the industry. As AXA’s new CEO Thomas Buberl said, “Insurance suffers traditionally from a lack of contact
with customers. We want to do more.” According to Christof Mascher, COO, Allianz, “How to get to a higher
frequency of interaction with customers was always a big challenge for insurers. The digital age has brought us
countless opportunities and frequent touch points.”
Major shifts in client demographics, behaviors, and expectations are underway and will have important
ramifications for the insurance landscape. This shift has been led by millennials, individuals born roughly
between 1980 and 2000. This generation will constitute half of the global workforce by the end of the decade.
In the United States, they already comprise the largest share of the overall population as well as the employed
population—at 26% and 34%, respectively. Millennials, whose exposure to digital technology and innovative
platforms from an early age have made them the first generation of “digital natives,” are beginning to move
into their peak earning and spending years and have become an influential segment of the population. Their
high expectations for technology-based services, convenience, transparency, speed, regular engagement, and
a personalized experience that reflects their needs are defining how products and services are delivered. Their
preferences and expectations are a particular challenge for the insurance industry.
Though still only a tiny share of the overall $4.5 trillion insurance market, new digital players pose a potential
competitive challenge as their low-cost technology platforms and different business models help them compete
asymmetrically by targeting areas of the insurance value chain. They also face fewer legacy costs and benefit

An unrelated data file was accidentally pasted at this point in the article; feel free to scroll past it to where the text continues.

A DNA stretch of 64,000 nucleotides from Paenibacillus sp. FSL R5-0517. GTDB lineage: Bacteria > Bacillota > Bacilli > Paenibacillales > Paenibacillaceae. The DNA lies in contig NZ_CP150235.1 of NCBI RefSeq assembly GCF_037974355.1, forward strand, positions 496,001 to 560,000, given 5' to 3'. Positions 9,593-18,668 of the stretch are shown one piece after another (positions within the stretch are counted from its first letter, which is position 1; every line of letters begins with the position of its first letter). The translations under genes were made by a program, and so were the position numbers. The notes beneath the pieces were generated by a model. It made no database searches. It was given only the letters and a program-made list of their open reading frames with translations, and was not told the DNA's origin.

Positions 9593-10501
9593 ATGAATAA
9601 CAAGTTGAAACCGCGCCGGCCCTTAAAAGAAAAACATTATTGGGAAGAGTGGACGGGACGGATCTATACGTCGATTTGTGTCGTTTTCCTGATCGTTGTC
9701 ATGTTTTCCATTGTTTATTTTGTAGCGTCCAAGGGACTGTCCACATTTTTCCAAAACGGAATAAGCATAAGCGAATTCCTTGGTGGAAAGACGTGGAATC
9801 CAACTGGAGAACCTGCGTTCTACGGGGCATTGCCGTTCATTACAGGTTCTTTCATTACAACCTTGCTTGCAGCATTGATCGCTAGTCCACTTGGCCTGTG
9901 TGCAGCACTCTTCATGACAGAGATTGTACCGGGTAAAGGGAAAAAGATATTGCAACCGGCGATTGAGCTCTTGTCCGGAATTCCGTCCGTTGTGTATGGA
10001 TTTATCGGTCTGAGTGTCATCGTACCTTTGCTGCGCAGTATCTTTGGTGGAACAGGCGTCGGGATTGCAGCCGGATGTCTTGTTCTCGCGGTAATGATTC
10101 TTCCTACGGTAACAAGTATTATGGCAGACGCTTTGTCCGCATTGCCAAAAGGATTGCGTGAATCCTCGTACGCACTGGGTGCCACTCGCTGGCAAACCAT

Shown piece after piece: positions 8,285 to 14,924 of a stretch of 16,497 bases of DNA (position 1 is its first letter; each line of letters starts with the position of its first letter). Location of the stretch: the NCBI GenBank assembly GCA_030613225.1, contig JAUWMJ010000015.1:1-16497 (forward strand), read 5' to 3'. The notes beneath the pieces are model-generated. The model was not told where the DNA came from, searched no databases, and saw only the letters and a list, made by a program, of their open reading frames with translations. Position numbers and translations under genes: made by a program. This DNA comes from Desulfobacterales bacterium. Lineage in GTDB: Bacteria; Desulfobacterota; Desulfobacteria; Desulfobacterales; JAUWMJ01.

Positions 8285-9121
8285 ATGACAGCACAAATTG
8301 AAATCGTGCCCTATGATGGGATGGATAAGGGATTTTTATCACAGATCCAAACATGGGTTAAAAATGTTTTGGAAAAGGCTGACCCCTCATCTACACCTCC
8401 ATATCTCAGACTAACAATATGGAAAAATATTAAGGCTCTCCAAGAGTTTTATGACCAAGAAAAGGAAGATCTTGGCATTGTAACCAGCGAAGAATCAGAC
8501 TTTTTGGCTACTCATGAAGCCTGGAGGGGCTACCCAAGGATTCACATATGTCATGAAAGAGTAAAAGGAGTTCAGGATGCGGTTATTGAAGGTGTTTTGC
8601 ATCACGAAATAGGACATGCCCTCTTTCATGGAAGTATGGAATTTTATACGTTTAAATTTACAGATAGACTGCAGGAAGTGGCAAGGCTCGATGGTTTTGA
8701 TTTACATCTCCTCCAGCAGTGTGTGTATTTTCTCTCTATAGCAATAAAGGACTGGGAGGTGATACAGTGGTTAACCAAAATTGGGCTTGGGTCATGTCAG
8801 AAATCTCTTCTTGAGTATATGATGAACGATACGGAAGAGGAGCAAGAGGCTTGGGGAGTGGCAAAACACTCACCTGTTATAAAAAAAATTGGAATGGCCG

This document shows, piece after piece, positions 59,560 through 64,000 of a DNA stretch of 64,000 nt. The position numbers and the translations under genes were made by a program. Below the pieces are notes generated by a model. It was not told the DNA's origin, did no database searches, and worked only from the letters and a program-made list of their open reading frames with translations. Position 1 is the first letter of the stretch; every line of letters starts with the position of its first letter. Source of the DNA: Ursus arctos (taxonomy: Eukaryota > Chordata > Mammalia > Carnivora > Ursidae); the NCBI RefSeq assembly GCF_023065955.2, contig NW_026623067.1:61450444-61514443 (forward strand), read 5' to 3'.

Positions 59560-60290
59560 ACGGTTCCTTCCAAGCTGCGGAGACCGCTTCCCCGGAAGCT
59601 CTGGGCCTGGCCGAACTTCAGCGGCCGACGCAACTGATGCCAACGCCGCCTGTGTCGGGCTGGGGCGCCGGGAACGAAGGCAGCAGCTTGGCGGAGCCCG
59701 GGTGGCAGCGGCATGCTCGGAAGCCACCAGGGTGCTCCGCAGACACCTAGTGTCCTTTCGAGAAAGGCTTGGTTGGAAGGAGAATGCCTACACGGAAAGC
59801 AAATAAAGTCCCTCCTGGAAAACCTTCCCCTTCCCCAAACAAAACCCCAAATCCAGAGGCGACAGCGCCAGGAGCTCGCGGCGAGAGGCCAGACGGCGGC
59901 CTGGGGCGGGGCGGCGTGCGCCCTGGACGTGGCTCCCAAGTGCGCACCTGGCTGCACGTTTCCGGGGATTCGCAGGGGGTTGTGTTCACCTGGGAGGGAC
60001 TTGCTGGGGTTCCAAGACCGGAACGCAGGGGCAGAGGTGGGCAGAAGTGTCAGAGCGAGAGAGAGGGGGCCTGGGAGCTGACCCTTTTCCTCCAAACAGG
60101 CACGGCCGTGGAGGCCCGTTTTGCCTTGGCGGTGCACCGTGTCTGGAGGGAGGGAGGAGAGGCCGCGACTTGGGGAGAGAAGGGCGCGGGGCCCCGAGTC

from greater specialization, risk tolerance and agility—44% of insurance tech companies have fewer than 10
employees (Chart 1, Pg. 5).
Startups are using technology to reduce operational costs and help enhance the client’s user experience by
improving convenience, transparency, timeliness, simplicity, personalization, and customer engagement. As we
Innovation in Insurance
will see throughout the following sections of the paper, from mobile insurance policy management platforms
to usage-based automobile insurance, the insurance technology (insurtech) industry is expanding quickly.
Investment in insurtech startups more than tripled last year, rising from $740 million in 2014 to above $2.6
billion in 2015, according to data from CB Insights, a U.S.-based research firm (Chart 2). The strong inflow of
capital has continued in 2016, with CB Insights reporting that the first three months of the year experienced
the second largest quarter for financing ever in the space with more than 45 deals raising $650 million. And
while the U.S. remains the most active country for insurtech, the momentum is growing globally (Chart 3)
and (Chart 4). This growing momentum has been an
important catalyst for a number of incumbents to begin
modernizing and improving their services through the
adoption of breakthrough technologies in order to
remain competitive.